5 Ways to fight internet OverloadPosted by On

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Whether wirelessly, or plugging in through ethernet, The internet provides a huge amount of choice. Making sense of it all can be a daunting and time-consuming task. Here are 5 ways to take back control

1-      Predict the Weather

When it comes to predicting the weather, you can’t do much better than www.weatherspark.com. It claims to produce beautiful weather charts and it does just that. Enter your postcode into the central box and hit [Enter]. After a second or two it’ll present you with a map showing temperatures and, at the right of the screen, a scrollable forecast showing the likelihood of rain. Click in the bottom right to advance through the week. Look in the top right of the screen and you’ll see met.no and Graphs. If you click on the latter you’ll be able to layer extra information onto the site’s main interface. The Temperature options that appear in the drop-down are particularly useful.

2-      Track Prices on Amazon

Despite its odd name, CamelCamelCamel.com is an essential site if you want to keep track of Amazon’s prices. The firm is always tweaking and adjusting the price of goods and this makes it very difficult to know if you’re getting a bargain. When you’re on the website, click the American flag in the top right and select the Union Jack to set the website to UK pricing. Now enter the name of the product you’re after. When you’re done you’ll be given a graph that shows how prices have changed over time.

3-      See What’s Hottest

Sharing sites like YouTube and Twitter keep charts of ‘trending’ topics and articles. These are essentially the most popular uploads, the things that are being discussed by the biggest number of users. The site www.popurls.com lists the most popular websites on the internet along with the most popular points of discussion on those sites. All you need do is scroll through Popurls and get an instant snapshot of the internet’s hottest topics. Our favourite sections of the website are Flickr and 500PX. These sites are photo sharing ones where photographers can upload photographs and members can vote for their favourites.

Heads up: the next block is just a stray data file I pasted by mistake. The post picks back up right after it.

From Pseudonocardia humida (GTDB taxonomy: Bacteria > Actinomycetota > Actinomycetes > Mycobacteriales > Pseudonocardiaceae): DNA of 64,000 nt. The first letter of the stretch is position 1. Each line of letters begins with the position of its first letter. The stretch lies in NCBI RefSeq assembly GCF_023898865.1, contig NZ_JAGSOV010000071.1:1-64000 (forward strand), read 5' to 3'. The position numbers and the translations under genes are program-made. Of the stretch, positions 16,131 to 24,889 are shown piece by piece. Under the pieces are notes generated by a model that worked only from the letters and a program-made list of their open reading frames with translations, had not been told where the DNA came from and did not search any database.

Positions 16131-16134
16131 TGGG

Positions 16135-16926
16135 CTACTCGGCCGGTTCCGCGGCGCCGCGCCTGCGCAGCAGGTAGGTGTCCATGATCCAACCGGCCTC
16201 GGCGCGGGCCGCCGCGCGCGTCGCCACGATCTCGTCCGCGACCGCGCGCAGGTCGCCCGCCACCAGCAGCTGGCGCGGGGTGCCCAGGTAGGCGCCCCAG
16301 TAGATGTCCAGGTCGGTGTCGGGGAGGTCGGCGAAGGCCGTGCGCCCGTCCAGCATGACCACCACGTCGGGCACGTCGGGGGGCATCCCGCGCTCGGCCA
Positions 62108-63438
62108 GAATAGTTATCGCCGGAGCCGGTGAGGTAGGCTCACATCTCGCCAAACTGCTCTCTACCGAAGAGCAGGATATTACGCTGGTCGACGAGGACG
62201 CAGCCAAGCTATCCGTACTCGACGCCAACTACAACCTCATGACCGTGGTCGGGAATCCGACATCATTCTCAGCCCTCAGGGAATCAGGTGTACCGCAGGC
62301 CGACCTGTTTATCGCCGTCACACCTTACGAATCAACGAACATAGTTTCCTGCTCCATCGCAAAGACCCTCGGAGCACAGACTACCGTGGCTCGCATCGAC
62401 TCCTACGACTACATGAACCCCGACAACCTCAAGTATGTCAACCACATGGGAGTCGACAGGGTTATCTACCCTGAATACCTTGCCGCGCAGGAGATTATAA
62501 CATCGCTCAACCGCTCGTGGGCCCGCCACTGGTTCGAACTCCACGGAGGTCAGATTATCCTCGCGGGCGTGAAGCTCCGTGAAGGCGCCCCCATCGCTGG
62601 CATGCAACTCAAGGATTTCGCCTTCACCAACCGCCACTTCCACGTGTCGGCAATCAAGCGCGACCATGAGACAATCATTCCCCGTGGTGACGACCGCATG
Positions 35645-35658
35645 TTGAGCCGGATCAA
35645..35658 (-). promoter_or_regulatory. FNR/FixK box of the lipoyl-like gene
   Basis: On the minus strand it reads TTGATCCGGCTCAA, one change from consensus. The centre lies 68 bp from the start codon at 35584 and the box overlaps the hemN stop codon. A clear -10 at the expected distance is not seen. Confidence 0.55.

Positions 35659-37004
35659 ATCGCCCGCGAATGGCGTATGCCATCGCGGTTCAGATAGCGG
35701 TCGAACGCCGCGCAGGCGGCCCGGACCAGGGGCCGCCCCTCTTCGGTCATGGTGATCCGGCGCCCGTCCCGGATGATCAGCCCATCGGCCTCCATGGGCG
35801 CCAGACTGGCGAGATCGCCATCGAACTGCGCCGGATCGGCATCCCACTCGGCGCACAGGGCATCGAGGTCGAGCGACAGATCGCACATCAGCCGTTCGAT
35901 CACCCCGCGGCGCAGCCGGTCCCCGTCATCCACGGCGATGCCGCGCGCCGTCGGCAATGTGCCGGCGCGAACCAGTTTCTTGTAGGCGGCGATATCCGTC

4-      Get Clued Up Quickly

We love Newsmap (http://newsmap.jp). It collates all the hottest news stories of the day and displays them in boxes on its interface screen. The bigger the box, the more important the story. You can focus on one geographical region by clicking along the horizontal list of places that runs across the top. If you’re disinterested in certain subjects, remove them from the list that runs across the bottom of the screen. Don’t forget to use the search box in the top right if you’re interested in a particular person or story. To get the best results you’ll have to help the site by removing irrelevant ticks from the list of subjects -there’s no point looking for President Obama in sports stories!

5-      Vote For The Best

The site www.reddit.com adds the human touch to finding the best articles online. Members post up stories they’ve seen and then others vote on them. The hottest rise to the top of Reddit’s lists while the worst sink. There are channels or groups focussing on everything from electronics to history and as such you’re bound to find articles on your favourite interests. The World News section is particularly informative and gives a different view to Newsmap’s purely computerised news gathering. You can also sign up for a Reddit account and join the debate by adding your comments to stories. You’ll need to be thick skinned though as Reddit fans can be abrasive.

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